Can cluster analyses of linked healthcare data identify unique population segments in a General Practice-registered population?
Population segmentation is useful for understanding the health needs of populations. Expert-driven segmentation is a traditional approach which involves subjective decisions on how to segment data, with no agreed best practice. The limitations of this approach are theoretically overcome by more data-driven approaches such as utilisation-based cluster analysis. Previous explorations of using utilisation-based cluster analysis for segmentation have demonstrated feasibility but were limited in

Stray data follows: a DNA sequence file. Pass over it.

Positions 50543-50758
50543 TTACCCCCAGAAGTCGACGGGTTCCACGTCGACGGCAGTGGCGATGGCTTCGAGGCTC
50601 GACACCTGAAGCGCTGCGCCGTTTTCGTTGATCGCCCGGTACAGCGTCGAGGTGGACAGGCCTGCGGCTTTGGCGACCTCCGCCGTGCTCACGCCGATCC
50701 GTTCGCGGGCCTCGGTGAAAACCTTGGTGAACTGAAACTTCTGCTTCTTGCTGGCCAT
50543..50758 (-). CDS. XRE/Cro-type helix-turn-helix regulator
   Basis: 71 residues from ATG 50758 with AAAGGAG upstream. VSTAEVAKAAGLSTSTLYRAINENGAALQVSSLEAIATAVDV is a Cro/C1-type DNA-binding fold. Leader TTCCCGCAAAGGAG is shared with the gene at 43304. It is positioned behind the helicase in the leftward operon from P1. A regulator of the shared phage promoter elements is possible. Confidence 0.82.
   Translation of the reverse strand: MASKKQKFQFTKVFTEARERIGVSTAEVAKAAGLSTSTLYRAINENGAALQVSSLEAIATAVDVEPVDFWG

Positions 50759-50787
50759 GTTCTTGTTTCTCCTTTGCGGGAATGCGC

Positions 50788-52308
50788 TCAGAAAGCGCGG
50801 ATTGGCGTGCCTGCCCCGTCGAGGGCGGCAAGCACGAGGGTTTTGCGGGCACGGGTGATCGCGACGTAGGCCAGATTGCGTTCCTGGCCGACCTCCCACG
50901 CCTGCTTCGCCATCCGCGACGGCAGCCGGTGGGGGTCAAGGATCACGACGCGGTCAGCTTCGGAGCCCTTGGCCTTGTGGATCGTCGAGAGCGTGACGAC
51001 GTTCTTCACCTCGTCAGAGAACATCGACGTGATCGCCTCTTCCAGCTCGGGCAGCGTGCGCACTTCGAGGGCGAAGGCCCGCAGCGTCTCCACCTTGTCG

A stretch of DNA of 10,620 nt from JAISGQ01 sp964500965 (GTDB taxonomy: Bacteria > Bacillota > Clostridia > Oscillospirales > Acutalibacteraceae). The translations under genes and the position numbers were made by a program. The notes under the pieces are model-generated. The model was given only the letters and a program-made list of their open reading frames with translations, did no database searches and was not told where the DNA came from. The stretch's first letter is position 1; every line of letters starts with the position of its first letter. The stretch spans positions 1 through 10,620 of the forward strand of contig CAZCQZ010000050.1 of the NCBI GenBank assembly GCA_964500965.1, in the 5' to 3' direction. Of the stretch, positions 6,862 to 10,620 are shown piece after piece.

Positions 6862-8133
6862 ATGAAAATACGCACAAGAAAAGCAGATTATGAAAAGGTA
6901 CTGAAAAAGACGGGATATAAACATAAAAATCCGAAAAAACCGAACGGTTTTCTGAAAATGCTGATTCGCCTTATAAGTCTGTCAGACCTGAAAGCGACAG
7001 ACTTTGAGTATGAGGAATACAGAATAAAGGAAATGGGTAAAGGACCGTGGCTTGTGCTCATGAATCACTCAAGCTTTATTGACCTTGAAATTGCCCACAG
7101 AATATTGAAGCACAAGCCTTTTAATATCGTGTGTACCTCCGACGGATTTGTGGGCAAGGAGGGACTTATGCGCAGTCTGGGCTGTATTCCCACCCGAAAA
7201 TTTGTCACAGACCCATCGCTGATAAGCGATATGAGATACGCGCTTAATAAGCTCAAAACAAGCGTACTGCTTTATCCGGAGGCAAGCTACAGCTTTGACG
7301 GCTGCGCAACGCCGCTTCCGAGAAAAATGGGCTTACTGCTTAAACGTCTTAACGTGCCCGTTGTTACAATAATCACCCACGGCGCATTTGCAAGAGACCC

... were limited in potential usefulness for local service planning. This study explores the potential for practical application of using utilisation-based cluster analyses to segment a local General Practice-registered population in the South Wales Valleys. Methods: Primary and secondary care datasets were linked to create a database of 79,607 patients including socio-demographic variables, morbidities, care utilisation, cost and risk factor information. We undertook utilisation-based cluster analysis, using k-means methodology to group the population into segments with distinct healthcare utilisation patterns based on seven utilisation variables: elective inpatient admissions, non-elective inpatient admissions, outpatient first & follow-up attendances, Emergency Department visits, GP practice visits and prescriptions. We analysed segments post-hoc to understand their morbidity, risk and demographic profiles Results: Ten population segments were identified which had distinct profiles of healthcare use, morbidity, demographic characteristics and risk attributes. Although half of the study population were in segments characterised as 'low need' populations, there was heterogeneity in this group with respect to variables relevant to service planning -e.g. settings in which care was mostly consumed. Significant and complex healthcare need was a feature across age groups and was driven more by deprivation and behavioural risk factors than by age and functional limitation. Conclusions: This analysis shows that utilisation-based cluster analysis of linked primary and secondary healthcare use data for a local GP-registered population can segment the population into distinct groups with unique health and care needs, providing useful intelligence to inform local population health service planning and care delivery. This segmentation approach can offer a detailed understanding of the health and care priorities of population groups, potentially supporting the